Release Date: Aug. 22 (limited)
Director: Azazel Jacobs
Writer: Azazel Jacobs
Cinematographer: Tobias Datum
Starring: Matt Boren, Ken
Jacobs, Flo Jacobs, Richard Edson, Piero Arcilesi
Studio/Run Time: Kino
International, 94 mins.
After a summer full of movies that
celebrate the arrested development of their male characters, that
titter and wink while grown men behave like teenagers, Momma's Man
is a welcome palette cleanser.
Mikey has a wife and baby in
California, but when he visits his parents during a business trip to
New York, he finds it hard to leave his old room. He rummages through
old notebooks, plays his old guitar, visits old friends, and finds
one reason after another to delay his return to California.
Writer-director Azazel Jacobs shot the
film, his third feature, in his own childhood home, the densely
packed Lower Manhattan loft where his parents, Ken and Flo Jacobs,
have lived for almost 40 years. It's an amazing space. Any
cordoned-off two-meter section of the apartment—any wall, nook or
corner—could occupy a curious mind for days. The stacks of books,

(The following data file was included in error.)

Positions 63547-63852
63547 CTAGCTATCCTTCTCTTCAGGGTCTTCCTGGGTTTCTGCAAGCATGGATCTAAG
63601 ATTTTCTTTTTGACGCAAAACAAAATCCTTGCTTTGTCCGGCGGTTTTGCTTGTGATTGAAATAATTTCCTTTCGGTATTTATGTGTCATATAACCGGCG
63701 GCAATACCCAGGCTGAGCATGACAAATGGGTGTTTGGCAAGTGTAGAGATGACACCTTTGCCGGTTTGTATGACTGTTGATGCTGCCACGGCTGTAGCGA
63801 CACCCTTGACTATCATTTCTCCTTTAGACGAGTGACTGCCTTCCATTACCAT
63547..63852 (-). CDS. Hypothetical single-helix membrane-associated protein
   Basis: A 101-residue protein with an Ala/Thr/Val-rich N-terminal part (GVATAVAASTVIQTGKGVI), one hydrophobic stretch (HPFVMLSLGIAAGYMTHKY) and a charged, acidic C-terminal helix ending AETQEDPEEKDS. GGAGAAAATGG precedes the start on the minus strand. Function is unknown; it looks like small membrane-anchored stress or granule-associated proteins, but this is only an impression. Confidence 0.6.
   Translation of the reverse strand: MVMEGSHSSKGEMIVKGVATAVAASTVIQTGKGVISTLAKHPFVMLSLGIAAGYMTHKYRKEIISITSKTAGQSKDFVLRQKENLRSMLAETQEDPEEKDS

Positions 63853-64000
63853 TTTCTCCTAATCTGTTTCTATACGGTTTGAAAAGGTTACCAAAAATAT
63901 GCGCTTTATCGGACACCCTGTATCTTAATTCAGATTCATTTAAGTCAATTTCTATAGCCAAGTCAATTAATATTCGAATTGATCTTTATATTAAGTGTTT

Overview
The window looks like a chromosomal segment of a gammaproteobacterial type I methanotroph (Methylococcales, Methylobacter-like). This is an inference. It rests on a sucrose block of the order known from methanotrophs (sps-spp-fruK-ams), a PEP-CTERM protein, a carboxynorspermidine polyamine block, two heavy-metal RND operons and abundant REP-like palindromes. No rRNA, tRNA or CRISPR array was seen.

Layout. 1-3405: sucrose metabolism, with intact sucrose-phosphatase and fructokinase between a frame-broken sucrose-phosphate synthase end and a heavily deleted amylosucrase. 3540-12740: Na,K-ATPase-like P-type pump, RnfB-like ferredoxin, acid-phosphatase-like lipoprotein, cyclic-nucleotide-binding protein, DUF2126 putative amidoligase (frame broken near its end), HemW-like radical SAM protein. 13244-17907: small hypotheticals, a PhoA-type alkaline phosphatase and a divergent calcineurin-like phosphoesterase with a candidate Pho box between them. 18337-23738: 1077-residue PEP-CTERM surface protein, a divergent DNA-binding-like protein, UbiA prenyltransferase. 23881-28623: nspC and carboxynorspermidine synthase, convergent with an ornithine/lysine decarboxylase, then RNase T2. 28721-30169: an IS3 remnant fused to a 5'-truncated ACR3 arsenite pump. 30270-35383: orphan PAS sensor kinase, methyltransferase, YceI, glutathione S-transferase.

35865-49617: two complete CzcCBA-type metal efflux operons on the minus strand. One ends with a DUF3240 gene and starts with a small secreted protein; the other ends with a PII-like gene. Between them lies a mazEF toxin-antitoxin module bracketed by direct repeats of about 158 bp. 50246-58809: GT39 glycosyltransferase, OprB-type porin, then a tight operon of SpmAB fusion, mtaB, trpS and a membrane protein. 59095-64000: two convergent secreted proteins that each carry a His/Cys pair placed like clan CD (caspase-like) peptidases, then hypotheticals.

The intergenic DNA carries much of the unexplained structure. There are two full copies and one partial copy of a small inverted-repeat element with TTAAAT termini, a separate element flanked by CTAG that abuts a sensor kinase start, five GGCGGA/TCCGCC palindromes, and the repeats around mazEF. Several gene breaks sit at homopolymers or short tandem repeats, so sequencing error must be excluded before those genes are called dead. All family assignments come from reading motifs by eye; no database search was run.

the mechanical toys, the chairs that presumably come down from the
wall when guests arrive all hang in delicate balance. It looks less
like a pile of clutter than an art installation.
Jacobs' father is, of course, the
famous experimental filmmaker Ken Jacobs, and somehow it comes as no
surprise that his home is this detailed, meticulous and unwieldy.
Momma's Man is a loving portrait not just of the space, but of
Ken and Flo themselves. They're a tender presence; the longer Mikey
stays, the more concerned they become. Clearly, something is wrong.
And this is where the film diverges
from the attitude affected by The Wackness, or whatever movie
Judd Apatow or Will Ferrell is releasing this week. Jacobs packs the
film with his own fascinations and history (his room, his parents,
his favorite cinematic flourishes, including references to Monsieur
Verdoux and Stranger than Paradise), but his obvious affection
for these yellowed pages from his diary don't overwhelm the larger
concerns of life and family. And if the character is to grow, the
detritus must eventually recede. It's Ken and Flo, not Mikey, who are
the heart of the film; Mikey is the wandering soul that they accept
and support and nudge toward a healthier life.
Momma's Man is a drama so still
that its occasional humor or narrative thrust packs more punch than
it might in a more conventional film. The movie meanders enough that
we assume it may meander right into the closing credits, resolving
nothing with its poignant cut to black. And there were times where I
wished Mikey—and the film—would get on with things. But by the
end, the seemingly formless movie has a form, a story, a brain and a
heart. The camera burrows deeper into the apartment as time passes,
and on this elegant scaffold hang moments of surprise and beauty. The
marvelous last shot, which has stayed with me for some time, seems to
span not only Mikey's life, but perhaps Jacobs' as well.
Watch the trailer for Momma's